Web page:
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Movie Review: The Gunman

The Gunman wastes its considerable talent on cheap and uninspired action.

Review by Matt Cummings

In Director Pierre Morel's The Gunman, Jim Terrier (Sean Penn) lives a double life: he's a security guard working with a humanitarian effort to build a runway in the violent Congo. But at night, he's part of a contract sniper team awaiting their next mission. Unfortunately, Jim's fallen for the aid worker Annie (Jasmine Trinca), whom on the night of the assassination he must leave without warning. Fast forward 8 years and Jim has returned to Congo to drill wells in an effort to balance both his violent past and curb his growing mental blackouts. But when a team descends on his workplace with the intention of killing him, Jim must uncover who wants him dead. Is it his former teammate Cox (Mark Rylance), his buddy Stanley (Ray Winstone), the aid-worker-turned-businessman Felix (Javier Bardem), or the shadowy DuPont (Idris Elba)? As the truth emerges and Annie's life is put in danger, Jim must revisit his deadly past and seek closure before Annie - and his own life - is lost.

The Gunman is a mess from the beginning, spiraling out of control with unnecessarily-sophisticated plot lines, terrible performances, and proof that perhaps the 'man with a gun' plot that make Liam Neeson so famous is done. The first 30 minutes starts off roughly, with Jim, Felix, and Annie in a love triangle that takes too long to play out and that stretches believability. When Jim learns that Felix has moved in on his girl, married her, and even endorsed an adoption - for reasons that are never explained - Jim should have taken the higher road and found ways to protect them, not drive a wedge between them. And of course there's the expected moment of coitus between our lost lovers, which is clunky and becomes the victim of poor pick-up-shots (Annie's wearing a bra in one scene, but never puts one on in the other).

But continuity errors are the least of Gunman's problems. The script - co-written by Penn and Don McPherson - is based on the novel by Jean-Patrick Manchette, which explains why Penn was cast in the lead role. Its second greatest failure - the poor development of its characters and the one-note nature of its villains - are so easily detectable that any sense of danger is totally removed. Other fundamental problems turn up, with the steely veteran Jim suddenly nursing PTSD after the Congo assassination, only to magically not need any pills after the second act. And then there's the ending, with Jim re-hooking up with his girl after seemingly headed to the Interpol firing squad in the previous scene. Such an investigation would have taken years, with Jim in the slammer no matter how much information he have them. But who cares, this is a B-action movie and we're here to see bad ass dudes doing stuff with guns and no shirts on.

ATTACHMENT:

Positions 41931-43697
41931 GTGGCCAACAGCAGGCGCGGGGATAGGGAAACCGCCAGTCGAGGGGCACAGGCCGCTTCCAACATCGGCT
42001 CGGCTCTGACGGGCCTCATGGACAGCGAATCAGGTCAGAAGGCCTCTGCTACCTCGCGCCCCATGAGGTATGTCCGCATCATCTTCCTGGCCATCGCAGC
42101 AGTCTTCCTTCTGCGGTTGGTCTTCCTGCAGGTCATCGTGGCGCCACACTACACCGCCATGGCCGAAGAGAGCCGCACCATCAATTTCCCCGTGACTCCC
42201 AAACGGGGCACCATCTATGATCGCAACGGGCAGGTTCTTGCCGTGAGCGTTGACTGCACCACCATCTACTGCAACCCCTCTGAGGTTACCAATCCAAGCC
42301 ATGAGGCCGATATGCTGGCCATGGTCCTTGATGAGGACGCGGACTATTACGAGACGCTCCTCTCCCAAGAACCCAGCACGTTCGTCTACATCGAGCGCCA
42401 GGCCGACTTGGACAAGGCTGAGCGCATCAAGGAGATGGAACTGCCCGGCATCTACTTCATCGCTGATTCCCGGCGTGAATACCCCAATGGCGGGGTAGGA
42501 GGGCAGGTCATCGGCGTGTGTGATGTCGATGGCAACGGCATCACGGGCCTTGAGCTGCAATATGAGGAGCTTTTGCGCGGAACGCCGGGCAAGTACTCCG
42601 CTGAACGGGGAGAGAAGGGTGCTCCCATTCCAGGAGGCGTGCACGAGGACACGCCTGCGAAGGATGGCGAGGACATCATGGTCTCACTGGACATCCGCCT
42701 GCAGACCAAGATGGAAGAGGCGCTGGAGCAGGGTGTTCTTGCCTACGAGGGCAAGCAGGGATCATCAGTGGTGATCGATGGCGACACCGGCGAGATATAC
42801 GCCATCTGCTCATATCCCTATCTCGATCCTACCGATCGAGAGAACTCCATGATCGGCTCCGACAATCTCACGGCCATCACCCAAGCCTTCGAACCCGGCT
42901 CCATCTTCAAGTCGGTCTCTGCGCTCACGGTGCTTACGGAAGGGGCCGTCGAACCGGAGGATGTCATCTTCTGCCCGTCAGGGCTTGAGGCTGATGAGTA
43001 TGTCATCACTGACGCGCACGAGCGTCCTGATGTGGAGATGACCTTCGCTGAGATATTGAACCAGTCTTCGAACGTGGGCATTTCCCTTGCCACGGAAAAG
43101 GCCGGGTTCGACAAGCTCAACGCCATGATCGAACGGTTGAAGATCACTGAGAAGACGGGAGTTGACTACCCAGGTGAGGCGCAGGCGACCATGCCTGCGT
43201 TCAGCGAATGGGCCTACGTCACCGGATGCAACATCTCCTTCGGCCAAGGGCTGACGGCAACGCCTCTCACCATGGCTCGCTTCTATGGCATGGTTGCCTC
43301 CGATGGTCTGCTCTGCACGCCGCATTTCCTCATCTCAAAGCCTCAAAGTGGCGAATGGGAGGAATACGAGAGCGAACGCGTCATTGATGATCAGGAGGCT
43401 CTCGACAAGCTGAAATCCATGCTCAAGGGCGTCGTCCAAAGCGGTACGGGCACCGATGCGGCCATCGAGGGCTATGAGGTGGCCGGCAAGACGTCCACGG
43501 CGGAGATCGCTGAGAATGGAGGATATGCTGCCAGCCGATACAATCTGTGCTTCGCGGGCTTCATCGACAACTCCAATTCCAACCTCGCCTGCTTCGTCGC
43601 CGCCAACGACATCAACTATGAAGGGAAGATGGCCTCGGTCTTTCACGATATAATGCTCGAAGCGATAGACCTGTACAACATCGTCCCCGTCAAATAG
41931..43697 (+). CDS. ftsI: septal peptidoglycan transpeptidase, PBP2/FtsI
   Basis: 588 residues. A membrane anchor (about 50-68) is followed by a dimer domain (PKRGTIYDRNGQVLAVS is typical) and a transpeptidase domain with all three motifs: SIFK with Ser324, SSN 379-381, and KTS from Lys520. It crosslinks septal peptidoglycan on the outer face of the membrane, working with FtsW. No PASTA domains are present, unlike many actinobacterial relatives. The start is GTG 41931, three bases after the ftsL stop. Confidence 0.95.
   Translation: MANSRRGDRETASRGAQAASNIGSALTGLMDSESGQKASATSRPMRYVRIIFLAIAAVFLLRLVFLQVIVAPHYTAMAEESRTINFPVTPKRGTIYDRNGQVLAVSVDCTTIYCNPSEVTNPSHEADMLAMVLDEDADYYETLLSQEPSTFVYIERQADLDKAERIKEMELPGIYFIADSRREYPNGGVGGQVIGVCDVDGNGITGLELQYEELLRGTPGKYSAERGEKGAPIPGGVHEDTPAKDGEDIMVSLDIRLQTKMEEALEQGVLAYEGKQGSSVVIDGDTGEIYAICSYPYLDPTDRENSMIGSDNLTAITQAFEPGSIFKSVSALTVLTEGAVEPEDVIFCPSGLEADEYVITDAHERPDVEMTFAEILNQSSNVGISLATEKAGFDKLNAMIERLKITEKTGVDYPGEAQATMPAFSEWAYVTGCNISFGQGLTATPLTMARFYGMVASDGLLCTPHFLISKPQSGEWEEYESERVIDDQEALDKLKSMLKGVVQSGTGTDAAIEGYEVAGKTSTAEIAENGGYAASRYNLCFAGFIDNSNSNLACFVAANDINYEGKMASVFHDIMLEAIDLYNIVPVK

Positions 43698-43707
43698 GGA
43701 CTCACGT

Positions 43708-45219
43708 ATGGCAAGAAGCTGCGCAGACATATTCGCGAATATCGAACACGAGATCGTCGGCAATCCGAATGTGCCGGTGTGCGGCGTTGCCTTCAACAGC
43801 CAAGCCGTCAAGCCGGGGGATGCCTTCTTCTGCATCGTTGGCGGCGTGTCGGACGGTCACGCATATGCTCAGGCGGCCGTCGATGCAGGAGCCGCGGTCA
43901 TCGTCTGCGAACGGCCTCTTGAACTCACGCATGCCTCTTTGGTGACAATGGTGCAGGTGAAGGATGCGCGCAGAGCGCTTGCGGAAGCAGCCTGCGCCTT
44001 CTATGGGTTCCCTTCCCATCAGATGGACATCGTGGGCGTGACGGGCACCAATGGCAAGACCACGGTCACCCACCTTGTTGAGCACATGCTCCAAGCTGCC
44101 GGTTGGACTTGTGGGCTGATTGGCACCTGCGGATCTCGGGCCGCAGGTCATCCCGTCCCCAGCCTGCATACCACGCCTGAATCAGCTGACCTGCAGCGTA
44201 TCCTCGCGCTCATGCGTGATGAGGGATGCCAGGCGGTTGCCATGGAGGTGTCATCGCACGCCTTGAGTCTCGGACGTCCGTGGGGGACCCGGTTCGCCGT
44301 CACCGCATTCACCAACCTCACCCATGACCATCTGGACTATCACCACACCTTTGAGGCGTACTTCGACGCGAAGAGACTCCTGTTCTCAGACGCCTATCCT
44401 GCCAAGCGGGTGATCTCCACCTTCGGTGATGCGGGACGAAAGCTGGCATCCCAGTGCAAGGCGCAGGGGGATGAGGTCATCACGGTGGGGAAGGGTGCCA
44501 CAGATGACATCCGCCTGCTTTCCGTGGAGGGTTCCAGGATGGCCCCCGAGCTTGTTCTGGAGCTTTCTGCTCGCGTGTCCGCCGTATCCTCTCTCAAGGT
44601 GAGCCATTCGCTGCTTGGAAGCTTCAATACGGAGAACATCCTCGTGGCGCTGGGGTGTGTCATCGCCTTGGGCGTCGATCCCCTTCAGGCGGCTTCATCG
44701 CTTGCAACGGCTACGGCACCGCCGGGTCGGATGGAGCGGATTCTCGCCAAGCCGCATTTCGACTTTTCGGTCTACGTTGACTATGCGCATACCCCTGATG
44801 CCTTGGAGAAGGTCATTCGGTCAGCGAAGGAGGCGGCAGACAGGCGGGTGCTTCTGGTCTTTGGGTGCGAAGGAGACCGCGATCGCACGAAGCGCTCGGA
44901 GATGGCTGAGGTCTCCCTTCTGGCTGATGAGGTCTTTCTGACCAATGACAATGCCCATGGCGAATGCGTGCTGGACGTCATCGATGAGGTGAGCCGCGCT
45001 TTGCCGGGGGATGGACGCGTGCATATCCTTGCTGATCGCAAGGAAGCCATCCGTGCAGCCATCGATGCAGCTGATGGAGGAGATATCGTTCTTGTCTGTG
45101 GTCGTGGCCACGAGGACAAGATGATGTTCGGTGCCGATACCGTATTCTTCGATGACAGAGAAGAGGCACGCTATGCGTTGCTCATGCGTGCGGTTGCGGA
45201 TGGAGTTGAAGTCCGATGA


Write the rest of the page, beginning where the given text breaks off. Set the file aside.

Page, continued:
Truth be told, the best part of Gunman lies in those guns...Penn's muscles, that is. His ripped physique looks like he was trying out for Wolverine, which actually might have worked due to the actor's very short stature (he's only 5'8"). But nothing short of a rewrite will help this epic waste of its considerable talent. It's difficult to get behind someone like Penn, not because he can't act but because the role isn't suited for him. When Elba finally does arrive during the second act, it's clear that he and Penn would have been better off switching roles, the Brit proving time and again that he deserves his own franchise but seems limited in these overblown cameos. Bardem is an incredible actor, but his performances usually dance on the edge of sanity, sometimes paying off (Skyfall, No Country for Old Men) and sometimes ending in disaster. Here, Felix is inexplicably drunk nearly all the time, and it's not long before we're actually happy that he gets the hook. His marriage to Annie feels fabricated, with any explanation as to why it happened in the first place reduced to a simple, "I owe him." It was nice to see a fresh face in Trinca but she's nearly 30 years Penn's youth and could have been Jim's daughter, representing another poor casting choice on Morel's part. This is perhaps the film's greatest failure, but one that could have been corrected, had the creative team pushed their action up and the cheesy dialogue out. Its failure becomes all the more pronounced when you consider it actually appeared on our March Films on Our Radar post, tearing away any hope we had for a great under-the-radar surprise.

Morel has been a part of a revolution in film-making, that of the 'old man with a gun' motif. It's clear that neither he nor Penn are the right fit for it going forward. The Gunman fails in nearly aspect, perhaps signaling the end of what could have been a franchise-starter for Penn, but which proves that great casting and a good creative team can still make bad film.

The Gunman is Rated R for strong violence, language and some sexuality and has a runtime of 115 minutes.

Discuss this review with fellow SJF fans on Facebook. On Twitter, follow us at @SandwichJohnFilms, and follow author Matt Cummings at @mfc90125.

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